Greece's PM Antonis Samaras said the future of his country was in the balance after EU finance chiefs failed to reach a deal that would allow creditors to hand over the next batch of rescue loans to the debt-ridden country.
Greece has reacted with dismay to the European Union’s failure to agree to release vital rescue loan funds for the debt-ridden country, with the prime minister warning it was not just Greece’s future that hangs in the balance.
The delay prolongs uncertainty over the future of Greece, which faces a messy default that would threaten the entire euro currency used by 17 EU nations.
Prime Minister Antonis Samaras stressed that Greece has done what its creditors from the EU and International Monetary Fund required. “Our partners, along with the IMF, also must do what they have committed to doing,” he said.
He said that “it is not just the future of our country, but the stability of the entire eurozone” that depend on the success of negotiations in coming days.
France's Finance Minister Pierre Moscovici offered Samaras some hope, saying ministers were only a 'whisker' away from reaching an agreement.
Jean-Claude Juncker, chairman of the meeting of finance ministers from the 17 countries that use the euro, said the talks, which lasted nearly 12 hours, will reconvene on Monday.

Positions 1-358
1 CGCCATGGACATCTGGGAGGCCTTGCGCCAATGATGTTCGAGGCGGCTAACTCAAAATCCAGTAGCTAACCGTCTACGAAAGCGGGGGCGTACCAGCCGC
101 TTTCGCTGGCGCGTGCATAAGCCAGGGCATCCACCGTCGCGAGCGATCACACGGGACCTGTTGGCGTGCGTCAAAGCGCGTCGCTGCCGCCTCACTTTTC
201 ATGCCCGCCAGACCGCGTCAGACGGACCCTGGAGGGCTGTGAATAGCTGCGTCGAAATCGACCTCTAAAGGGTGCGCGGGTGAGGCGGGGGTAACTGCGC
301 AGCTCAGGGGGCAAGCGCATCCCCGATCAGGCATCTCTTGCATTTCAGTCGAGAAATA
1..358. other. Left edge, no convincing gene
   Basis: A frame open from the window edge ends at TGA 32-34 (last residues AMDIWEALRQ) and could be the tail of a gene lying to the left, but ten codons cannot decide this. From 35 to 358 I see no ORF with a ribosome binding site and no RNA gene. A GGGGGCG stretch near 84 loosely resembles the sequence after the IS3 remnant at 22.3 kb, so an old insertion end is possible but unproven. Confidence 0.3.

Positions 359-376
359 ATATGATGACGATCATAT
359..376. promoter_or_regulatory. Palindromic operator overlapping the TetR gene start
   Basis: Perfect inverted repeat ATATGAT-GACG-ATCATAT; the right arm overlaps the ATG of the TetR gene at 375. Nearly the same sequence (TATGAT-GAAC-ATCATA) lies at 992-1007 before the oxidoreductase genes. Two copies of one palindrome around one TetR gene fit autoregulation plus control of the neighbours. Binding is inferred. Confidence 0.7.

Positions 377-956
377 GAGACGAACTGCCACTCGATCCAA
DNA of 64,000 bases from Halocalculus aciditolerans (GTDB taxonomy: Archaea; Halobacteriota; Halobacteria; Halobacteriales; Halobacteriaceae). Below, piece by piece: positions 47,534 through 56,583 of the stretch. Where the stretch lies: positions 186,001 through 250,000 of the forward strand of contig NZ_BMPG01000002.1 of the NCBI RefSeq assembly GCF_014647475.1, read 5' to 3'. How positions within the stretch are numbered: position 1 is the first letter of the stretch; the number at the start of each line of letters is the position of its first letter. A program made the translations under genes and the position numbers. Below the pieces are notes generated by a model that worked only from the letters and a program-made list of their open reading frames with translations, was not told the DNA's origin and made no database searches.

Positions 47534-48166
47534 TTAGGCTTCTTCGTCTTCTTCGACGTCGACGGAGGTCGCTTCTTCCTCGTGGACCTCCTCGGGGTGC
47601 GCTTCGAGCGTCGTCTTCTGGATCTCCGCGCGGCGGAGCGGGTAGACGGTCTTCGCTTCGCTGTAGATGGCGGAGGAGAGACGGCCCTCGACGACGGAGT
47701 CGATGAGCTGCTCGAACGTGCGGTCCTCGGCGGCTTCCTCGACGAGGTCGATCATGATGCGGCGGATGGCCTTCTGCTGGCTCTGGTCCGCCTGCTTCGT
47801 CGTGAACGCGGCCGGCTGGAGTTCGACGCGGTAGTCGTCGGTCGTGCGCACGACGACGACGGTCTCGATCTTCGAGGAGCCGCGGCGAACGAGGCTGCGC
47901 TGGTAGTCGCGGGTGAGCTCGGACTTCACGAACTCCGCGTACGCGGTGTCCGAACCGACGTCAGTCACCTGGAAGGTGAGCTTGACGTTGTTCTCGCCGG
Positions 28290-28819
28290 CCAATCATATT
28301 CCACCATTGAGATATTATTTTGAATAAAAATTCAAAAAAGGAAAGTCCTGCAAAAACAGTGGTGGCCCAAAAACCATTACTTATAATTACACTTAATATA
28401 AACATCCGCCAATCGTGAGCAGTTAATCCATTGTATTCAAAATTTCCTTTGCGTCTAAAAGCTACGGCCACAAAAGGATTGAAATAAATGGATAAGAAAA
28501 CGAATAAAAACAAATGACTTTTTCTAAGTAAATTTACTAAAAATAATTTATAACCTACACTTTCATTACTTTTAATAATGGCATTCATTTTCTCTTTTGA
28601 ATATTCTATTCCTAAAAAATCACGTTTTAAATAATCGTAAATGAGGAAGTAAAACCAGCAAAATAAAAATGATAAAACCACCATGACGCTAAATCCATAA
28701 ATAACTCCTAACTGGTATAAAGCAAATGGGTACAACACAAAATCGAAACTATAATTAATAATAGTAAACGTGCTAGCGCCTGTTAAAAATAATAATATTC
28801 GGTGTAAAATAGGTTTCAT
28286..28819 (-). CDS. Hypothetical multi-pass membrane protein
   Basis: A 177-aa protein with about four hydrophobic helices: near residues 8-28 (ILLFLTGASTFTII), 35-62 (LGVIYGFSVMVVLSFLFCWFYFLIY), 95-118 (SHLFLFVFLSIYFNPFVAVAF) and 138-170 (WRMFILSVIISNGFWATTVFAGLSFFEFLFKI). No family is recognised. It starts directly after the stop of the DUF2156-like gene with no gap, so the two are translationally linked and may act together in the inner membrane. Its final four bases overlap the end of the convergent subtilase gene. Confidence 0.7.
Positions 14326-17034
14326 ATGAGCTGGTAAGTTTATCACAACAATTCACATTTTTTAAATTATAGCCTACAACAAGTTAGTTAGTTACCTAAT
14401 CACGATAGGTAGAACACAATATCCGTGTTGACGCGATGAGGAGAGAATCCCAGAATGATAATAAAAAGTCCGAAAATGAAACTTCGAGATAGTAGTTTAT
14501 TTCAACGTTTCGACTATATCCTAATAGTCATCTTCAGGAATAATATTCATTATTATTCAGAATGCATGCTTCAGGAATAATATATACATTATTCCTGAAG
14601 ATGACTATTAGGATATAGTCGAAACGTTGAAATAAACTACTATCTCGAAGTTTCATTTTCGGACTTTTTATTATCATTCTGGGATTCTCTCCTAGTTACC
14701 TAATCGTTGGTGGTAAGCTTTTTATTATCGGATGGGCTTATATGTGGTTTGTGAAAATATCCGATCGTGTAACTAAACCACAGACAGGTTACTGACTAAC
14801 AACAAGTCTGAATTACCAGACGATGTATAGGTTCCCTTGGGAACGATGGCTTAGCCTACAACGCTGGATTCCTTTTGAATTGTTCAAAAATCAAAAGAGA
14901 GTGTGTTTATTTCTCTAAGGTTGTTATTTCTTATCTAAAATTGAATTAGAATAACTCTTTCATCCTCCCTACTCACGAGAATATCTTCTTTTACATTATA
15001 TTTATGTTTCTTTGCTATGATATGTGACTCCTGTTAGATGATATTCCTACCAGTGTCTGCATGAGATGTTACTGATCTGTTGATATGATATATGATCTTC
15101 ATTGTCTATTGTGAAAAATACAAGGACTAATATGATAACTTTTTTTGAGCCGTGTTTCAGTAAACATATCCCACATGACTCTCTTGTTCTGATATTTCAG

It was the second consecutive meeting at which the ministers failed to agree on a deal, highlighting the depth of their divisions over how to handle Greece’s huge debt problem without reaching more deeply into the pockets of their own taxpayers.
Juncker, however, said he was optimistic that a deal could be reached.
“We are very close to a result. We see no major stumbling block,” he said. "There are technical issues and calculations to be made in coming days".
But Christine Lagarde, the managing director of the International Monetary Fund, which gives Greece bailout loans alongside the eurozone, sounded a more cautious note, saying only “we have narrowed the positions.”
Investors reacted by selling the euro, which dropped from above $1.2810 to $1.2755 within a half hour. Stock markets in Asia surrendered early gains.
There has been disagreement among the ministers and the IMF on how to make Athens’ debt manageable.
The eurozone ministers are in favour of giving Greece an extra two years, to 2022, to bring its debt down to 120 percent of gross domestic product from the 176 percent forecast for this year. The IMF has resisted such an extension.
Agreement on this issue is needed for the group of creditors to pay Greece the next batch of its rescue loans, expected to amount to €44.6 billion ($57 billion).
Greece the needs the money to avoid bankruptcy.
(FRANCE 24 with wires)
Date created : 2012-11-21